"Dear Prudence" by Amanda Grieme

Saturday, July 31, 2010

Dear Briar...

Eve of 3/10 -Sweet Irony
Dear Briar -
It’s late. My mind is racing. My mom is away for a few days, so I am staying over with my dad, Harry. He’s on that bloody (no pun intended) Atkin’s Diet with the rest of the planet, so I made him my most unfavorite of the processed meat delicacies for dinner; sausage and onions. Yuck. The only thing worse would probably be scrapple. I have seen it once. The name says it all. I also sauteed spinach and garlic on the side to give it a little bit of a cosmopolitan flair …and he loved it.

He is always so complementary of my (as he calls them) delicious delights. Only tonight, his pallor changed within five minutes of finishing his meal, and he began to hold his stomach, grimace and make jokes about impending diarrhea. “Maybe it was the spinach,” he laughed, poking fun at my affinity for vegetables.

“Lunacy,” I smiled, and washed the dishes. I snuggled in upstairs with my dogs and a Deepak Chopra book, and immersed myself in a chapter entitled, “What you see, you become.” I was reading about the vedic seers, the rishis, and the yogis of India. Fascinating stuff. I got into an anecdote about a father who is trying to humble his “educated” son about sanskrit meaning of Brahman ...an all-inclusive term, signifying all things in creation - physical, mental, and spiritual- as well as their uncreated source. I am the universe:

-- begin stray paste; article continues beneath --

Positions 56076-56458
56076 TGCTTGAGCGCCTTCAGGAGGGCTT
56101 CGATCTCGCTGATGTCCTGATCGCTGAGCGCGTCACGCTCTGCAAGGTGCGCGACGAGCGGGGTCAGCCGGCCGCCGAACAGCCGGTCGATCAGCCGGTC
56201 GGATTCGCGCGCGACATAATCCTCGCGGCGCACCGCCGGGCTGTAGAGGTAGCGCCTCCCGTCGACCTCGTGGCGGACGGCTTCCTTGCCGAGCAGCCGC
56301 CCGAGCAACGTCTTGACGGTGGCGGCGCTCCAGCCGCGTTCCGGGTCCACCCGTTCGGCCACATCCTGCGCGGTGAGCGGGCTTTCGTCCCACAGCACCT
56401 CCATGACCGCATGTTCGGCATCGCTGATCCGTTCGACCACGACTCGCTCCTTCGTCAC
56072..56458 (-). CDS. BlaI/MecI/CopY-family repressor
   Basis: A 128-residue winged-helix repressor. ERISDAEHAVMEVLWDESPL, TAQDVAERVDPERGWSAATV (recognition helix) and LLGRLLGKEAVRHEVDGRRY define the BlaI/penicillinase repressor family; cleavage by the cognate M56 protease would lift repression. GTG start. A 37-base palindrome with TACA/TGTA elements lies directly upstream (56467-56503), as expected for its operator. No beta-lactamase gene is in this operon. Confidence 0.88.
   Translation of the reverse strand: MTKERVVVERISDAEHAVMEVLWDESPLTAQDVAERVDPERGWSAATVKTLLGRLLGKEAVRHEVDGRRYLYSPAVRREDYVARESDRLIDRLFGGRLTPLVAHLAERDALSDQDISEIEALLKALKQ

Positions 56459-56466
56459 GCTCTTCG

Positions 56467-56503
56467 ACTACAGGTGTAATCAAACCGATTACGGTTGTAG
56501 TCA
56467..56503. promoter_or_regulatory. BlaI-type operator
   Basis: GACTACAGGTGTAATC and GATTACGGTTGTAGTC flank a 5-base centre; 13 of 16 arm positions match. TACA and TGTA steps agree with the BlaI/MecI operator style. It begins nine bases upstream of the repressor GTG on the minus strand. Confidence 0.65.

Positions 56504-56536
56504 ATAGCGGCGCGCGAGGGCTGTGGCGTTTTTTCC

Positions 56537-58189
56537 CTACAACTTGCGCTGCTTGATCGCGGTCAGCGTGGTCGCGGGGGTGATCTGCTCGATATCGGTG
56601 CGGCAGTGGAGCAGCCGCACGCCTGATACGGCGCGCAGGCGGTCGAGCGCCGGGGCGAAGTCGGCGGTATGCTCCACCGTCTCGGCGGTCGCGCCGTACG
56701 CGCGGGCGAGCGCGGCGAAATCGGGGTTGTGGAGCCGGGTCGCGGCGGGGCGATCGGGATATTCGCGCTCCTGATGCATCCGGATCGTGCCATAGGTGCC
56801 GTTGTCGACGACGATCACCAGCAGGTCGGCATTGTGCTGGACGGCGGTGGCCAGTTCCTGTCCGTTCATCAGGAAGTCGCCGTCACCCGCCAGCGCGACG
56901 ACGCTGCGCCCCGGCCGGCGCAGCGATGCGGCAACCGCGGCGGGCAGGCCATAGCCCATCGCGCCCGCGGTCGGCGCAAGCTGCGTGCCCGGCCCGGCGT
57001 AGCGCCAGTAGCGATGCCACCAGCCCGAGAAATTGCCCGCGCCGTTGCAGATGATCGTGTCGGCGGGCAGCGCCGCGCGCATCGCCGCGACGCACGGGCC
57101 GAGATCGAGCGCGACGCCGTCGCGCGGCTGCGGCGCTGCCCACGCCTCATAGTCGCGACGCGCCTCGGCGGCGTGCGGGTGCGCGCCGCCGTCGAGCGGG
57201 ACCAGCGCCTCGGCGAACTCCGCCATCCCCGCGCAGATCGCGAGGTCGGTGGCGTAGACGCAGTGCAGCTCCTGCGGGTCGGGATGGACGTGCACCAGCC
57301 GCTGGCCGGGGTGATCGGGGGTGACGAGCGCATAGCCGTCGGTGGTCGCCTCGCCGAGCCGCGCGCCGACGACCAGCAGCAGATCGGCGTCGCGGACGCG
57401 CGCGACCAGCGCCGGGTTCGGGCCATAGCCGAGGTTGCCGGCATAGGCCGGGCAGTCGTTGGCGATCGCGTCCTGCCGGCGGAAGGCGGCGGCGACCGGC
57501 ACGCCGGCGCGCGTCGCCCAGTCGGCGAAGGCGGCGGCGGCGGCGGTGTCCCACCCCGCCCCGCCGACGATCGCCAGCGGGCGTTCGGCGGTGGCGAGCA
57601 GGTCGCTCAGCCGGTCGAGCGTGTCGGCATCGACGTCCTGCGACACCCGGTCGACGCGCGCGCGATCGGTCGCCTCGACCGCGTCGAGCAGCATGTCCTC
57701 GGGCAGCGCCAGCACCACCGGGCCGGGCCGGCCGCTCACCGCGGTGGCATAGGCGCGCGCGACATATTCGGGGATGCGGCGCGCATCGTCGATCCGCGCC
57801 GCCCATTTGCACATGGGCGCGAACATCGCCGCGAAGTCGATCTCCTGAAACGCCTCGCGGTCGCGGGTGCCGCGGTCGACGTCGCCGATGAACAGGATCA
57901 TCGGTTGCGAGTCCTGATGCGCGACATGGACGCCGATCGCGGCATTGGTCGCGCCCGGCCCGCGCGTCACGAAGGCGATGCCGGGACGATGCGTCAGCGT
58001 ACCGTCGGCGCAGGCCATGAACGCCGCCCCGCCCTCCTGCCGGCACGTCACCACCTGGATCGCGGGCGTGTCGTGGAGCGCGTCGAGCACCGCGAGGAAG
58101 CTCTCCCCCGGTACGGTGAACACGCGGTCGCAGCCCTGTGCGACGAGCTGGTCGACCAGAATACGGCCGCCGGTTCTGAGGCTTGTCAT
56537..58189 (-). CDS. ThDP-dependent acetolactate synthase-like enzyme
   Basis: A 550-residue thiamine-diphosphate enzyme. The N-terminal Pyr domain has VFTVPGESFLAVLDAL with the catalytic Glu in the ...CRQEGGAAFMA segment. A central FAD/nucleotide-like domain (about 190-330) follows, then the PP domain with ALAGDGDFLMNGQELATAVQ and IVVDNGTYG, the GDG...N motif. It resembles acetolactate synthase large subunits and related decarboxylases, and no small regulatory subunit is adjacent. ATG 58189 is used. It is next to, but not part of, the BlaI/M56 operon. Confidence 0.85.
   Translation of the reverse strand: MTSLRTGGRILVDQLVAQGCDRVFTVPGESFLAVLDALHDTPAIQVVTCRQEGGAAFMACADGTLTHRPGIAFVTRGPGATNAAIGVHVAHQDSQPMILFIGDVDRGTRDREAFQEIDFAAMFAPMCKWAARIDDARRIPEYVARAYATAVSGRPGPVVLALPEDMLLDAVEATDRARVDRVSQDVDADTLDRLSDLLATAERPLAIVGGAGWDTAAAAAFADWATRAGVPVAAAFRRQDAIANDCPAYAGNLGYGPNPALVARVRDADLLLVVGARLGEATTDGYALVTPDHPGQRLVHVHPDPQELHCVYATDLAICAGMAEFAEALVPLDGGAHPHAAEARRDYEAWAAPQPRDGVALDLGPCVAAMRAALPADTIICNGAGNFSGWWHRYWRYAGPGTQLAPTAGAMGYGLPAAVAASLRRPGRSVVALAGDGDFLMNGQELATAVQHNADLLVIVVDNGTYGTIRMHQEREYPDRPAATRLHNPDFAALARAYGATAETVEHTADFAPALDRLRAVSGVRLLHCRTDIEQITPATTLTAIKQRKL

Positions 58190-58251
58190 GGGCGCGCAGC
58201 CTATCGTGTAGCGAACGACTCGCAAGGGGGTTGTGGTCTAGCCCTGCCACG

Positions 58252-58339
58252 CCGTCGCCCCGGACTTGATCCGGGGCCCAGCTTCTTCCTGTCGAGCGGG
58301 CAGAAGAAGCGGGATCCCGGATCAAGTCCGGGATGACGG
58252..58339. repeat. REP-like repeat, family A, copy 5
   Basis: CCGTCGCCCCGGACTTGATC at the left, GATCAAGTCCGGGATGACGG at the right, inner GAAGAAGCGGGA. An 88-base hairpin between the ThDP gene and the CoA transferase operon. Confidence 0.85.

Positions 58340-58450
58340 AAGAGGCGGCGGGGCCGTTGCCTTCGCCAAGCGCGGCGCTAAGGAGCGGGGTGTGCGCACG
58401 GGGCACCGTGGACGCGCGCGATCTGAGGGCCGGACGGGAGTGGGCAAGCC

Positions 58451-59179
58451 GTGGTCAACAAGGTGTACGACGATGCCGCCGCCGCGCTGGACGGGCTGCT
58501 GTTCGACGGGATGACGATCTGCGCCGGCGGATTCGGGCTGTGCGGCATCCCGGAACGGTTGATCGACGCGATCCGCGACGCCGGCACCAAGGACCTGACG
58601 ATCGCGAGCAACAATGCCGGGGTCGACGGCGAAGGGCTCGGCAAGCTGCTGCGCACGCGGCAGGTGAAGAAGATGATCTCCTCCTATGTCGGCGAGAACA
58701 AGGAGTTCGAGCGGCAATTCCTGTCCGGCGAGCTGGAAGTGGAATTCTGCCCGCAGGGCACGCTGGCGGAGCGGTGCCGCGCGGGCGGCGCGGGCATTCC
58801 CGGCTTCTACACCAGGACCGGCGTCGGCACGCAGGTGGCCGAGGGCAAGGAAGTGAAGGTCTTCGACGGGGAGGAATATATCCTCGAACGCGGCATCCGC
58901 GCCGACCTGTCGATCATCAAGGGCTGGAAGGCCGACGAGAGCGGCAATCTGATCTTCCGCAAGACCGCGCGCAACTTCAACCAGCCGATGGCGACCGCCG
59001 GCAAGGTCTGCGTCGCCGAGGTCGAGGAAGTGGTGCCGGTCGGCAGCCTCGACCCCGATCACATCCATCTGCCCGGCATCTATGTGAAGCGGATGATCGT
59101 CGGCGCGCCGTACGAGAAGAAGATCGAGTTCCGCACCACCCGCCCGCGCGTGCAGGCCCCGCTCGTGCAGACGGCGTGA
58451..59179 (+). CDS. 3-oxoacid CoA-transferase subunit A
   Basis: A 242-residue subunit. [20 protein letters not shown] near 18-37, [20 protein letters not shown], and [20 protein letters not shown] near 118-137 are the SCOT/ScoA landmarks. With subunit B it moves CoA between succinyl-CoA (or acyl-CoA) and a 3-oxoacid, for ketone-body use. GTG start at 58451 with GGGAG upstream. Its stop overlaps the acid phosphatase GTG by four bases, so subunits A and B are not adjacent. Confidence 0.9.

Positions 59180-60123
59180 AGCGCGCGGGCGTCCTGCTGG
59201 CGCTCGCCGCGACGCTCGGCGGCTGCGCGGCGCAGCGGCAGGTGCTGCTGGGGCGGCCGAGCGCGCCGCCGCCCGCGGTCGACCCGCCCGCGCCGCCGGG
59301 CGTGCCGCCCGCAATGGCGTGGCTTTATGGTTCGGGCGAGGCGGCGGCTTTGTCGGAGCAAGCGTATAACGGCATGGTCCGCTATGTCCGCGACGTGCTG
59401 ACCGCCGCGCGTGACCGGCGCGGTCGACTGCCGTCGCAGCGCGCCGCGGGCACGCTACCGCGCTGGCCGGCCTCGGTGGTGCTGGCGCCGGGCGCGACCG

“Go and Pick a fruit from the banyan tree,” Svetaketu’s father said.
“Here it is, sir.”
“Split it open and tell me what you see inside.”
“Many tiny seeds, sir.”

I heard something stirring downstairs ...a dog, a cat, maybe my dad.

“Take one of them and split it open and tell me what you see inside.”

I heard a low, muffled moan. I couldn’t decipher whether it was the television, or ...

“Nothing at all, sir.”

The moan began to grow more pronounced, cradled by heavy, uneven sighs ...

Then his father said, “the subtlest essence of this fruit appears as nothing to you, my son ...”

Then my father, sighing between expletives came stumbling, heavy footed, up the wooden stairs toward the porcelain goddess with broken hinges.

“Are you okay dad?” All I got was a moan.

“ ...but believe me, from that nothing, this mighty banyan tree has sprung.”

With that, the broken lid crashed to the ground, and through moans and heaves and prayers, poor Harry definitely sold his soul to the goddess.
I ran downstairs and got him water, and his blood pressure medication, and came back up to find him neatly tucked into his bed with the dogs, deep in thought.

“Maybe it was the sausage,” he giggled.

Love, Ana

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